So the PSP Go! is upon us, just a mere 10 days left for those who're waiting to get their hands on it. But last night, I got the thinkin' while I was in bed trying to fall asleep. What's in store for the next PSP? Yes, yes I know it's a faux pas to resurrect something that hasn't been discussed in a while, but ever since Sony announced the PSP Go!, talks of a next-generation PSP have seemingly stopped. Why? Clearly the PSP Go! is not the next of kin for the PlayStation handheld business, and an all new PSP is surely in development. And while I've done this before, I believe we have a few new leads for me to dip into and discuss. So let's take some cues from Sony's current business model and make a few logical guesses about what we can expect out of an all new PSP.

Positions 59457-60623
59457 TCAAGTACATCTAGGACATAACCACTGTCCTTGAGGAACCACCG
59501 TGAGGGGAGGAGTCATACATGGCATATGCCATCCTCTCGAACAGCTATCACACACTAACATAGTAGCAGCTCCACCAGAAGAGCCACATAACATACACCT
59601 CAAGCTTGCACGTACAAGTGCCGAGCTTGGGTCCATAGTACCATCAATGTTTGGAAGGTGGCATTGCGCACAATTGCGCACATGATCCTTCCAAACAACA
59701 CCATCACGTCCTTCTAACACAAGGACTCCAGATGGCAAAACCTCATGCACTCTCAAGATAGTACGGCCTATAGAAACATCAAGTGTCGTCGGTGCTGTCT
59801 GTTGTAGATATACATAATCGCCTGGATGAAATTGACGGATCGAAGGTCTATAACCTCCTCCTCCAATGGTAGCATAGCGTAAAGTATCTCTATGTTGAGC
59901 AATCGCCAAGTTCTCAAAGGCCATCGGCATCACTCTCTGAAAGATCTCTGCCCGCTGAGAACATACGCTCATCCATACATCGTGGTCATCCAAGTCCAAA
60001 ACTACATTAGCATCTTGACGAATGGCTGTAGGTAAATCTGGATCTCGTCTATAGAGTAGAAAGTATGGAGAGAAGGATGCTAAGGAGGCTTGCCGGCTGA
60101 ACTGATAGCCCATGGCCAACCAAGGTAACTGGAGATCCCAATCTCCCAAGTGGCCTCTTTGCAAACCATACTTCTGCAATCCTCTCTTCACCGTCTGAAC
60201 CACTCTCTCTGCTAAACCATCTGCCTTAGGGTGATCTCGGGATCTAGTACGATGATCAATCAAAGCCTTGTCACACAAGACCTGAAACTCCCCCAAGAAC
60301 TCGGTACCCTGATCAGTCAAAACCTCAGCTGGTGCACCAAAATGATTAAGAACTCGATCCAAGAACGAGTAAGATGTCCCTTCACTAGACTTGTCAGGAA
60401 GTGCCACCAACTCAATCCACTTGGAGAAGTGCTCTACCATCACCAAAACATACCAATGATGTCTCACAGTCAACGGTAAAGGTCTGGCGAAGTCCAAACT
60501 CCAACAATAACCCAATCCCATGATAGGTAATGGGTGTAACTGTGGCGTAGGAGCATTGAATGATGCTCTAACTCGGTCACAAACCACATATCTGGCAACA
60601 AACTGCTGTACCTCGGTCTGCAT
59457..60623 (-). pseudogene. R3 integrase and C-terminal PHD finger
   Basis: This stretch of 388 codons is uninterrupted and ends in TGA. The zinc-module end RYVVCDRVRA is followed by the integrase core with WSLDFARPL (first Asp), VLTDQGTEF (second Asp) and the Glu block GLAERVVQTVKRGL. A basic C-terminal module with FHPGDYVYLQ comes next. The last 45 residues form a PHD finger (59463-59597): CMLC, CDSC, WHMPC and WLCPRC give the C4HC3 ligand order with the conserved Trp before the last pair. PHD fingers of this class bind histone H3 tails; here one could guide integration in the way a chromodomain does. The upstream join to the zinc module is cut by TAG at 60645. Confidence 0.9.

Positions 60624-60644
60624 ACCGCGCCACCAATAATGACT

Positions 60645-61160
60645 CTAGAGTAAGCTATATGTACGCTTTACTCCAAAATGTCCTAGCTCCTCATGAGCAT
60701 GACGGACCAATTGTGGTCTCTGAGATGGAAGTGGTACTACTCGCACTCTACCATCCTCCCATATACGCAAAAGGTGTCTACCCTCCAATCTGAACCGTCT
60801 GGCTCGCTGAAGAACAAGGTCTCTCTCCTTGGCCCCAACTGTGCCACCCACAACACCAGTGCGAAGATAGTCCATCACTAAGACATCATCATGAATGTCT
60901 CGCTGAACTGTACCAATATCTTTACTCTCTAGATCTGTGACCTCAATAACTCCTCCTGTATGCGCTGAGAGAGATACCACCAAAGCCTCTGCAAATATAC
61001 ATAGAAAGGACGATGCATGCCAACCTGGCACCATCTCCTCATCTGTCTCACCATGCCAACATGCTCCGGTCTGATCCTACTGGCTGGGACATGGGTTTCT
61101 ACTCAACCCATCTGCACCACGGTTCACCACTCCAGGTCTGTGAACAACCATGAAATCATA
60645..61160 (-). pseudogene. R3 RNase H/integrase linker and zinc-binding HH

For starters, I see the PSP Go! as more of an experiment, rather than a permanent fixture or solution for eradicating a format – the UMD, in this case. Moreover, Sony recently went on record to state that they have no plans to abandon the UMD format, which implies something very crucial for a next-generation PSP. The implication here seems to be that a new PSP would boast both a drive and internal storage space, allowing gamers to physically buy and download games for their handheld unit. This model is much like that of the PlayStation 3, where games that are more simplistic and not necessarily worth pressing onto a disc, bundled with a hard case and color booklet, are made to be downloadable. These downloadable games range anywhere from 100MB to 4GB, and so far it's worked out extremely well for Sony. Best of all, we've had some truly epic gems hit the downloadable front, with Warhawk, WipeOut, and Gran Turismo 5: Prologue leading the way, proving that just because these games are downloadable, does not mean they can't be full fledged titles.